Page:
Health and Safety - Health & Safety Act 2005, Act No. 10 of 2005 

August, 2005 -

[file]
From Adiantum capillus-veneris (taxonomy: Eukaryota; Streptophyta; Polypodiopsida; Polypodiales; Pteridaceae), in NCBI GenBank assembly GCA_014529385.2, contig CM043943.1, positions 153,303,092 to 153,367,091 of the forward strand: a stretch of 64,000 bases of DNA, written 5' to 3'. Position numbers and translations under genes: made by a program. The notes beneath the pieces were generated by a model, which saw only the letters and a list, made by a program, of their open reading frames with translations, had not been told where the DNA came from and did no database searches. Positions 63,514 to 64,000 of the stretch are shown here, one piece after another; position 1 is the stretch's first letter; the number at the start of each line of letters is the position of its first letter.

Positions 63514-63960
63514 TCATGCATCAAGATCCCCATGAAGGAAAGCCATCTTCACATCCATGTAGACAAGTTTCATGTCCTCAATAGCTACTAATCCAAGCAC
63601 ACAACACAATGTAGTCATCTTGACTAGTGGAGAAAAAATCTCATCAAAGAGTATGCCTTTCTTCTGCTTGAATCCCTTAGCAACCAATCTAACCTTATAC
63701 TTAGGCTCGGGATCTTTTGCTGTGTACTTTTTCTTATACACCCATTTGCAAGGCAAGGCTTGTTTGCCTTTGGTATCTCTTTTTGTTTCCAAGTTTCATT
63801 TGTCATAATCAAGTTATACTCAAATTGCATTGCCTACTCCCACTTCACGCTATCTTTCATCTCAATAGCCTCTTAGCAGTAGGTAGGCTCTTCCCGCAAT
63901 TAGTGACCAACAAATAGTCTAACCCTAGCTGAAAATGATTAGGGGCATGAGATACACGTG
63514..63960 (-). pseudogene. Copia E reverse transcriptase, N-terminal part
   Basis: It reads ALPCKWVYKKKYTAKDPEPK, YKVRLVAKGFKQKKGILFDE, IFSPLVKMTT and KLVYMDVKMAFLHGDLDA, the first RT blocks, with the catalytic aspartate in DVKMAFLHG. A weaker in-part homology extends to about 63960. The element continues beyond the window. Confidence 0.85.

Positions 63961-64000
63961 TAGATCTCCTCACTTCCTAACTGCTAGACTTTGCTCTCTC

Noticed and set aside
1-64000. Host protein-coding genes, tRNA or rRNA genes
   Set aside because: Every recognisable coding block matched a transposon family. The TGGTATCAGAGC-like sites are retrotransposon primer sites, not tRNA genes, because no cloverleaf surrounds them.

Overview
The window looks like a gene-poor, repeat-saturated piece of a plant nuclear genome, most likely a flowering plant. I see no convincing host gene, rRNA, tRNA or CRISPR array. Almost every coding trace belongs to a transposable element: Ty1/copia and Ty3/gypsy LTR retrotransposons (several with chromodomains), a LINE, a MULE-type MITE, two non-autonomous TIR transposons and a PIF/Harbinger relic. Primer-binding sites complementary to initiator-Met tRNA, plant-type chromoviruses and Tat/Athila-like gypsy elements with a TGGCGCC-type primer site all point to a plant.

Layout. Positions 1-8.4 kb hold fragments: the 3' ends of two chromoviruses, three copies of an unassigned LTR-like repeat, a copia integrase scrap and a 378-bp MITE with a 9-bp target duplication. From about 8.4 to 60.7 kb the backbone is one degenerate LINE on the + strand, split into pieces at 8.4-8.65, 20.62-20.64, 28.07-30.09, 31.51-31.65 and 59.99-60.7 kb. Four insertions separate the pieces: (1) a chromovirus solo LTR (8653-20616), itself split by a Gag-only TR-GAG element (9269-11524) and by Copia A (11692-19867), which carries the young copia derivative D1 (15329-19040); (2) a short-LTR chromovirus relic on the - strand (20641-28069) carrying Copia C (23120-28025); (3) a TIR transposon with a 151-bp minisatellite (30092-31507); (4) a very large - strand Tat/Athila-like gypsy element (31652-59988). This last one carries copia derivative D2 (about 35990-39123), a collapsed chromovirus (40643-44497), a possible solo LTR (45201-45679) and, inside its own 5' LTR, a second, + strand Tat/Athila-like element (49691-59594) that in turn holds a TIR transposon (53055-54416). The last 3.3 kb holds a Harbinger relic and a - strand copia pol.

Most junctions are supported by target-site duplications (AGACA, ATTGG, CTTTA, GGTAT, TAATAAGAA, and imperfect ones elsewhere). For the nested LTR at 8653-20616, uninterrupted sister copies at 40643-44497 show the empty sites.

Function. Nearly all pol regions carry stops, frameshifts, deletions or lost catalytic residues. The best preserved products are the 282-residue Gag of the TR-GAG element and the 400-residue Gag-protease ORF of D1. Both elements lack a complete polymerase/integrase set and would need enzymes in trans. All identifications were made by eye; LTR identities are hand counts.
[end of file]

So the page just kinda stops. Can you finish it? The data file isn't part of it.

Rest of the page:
The Safety, Health and Welfare at Work Act, 2005 was signed into law by the President on the 1 July. It will not come into force, however, until the 1 September. The new Act makes it easier to impose criminal liability on directors, managers, and other similar officers who control the operations of employers. It increases the penalties in the District Court and the maximum fine in the Circuit Court is €3,000,000. The duties of employers in relation to the preparation of Safety Statements are expanded with significant emphasis on risk assessments and regular reviews of safety procedures. Employers are required to have a “competent person” available to advise them on health and safety issues. The onus of demonstrating compliance with health and safety obligations remains with the employer. Special codes of practice are to be developed for particular industries or sectors, which are intended to be of particular benefit to small businesses, the farming sector, and others who find it difficult to comply with their health and safety obligations. The Act provides greater protection for employees against penalisation and dismissal, and the safety representative, who can be appointed by employees, will have wider powers. In addition employees are put under an explicit obligation not to show up for work under the influence of alcohol or drugs and employers are entitled to test for the presence of such substances where it is reasonable. A statutory instrument will be required to bring this aspect of the legislation into force and it is expected that the Order will authorise testing in “safety critical” sectors of employment only. An employee must now also tell an employer if he or she is suffering from any disease or illness such as to make it difficult for them to perform their job. The Act places increased duties on designers and manufacturers. The Authority, previously known as the National Authority for Occupational Safety and Health, is being formally renamed the Health & Safety Authority, the name by which it is commonly known in any event.


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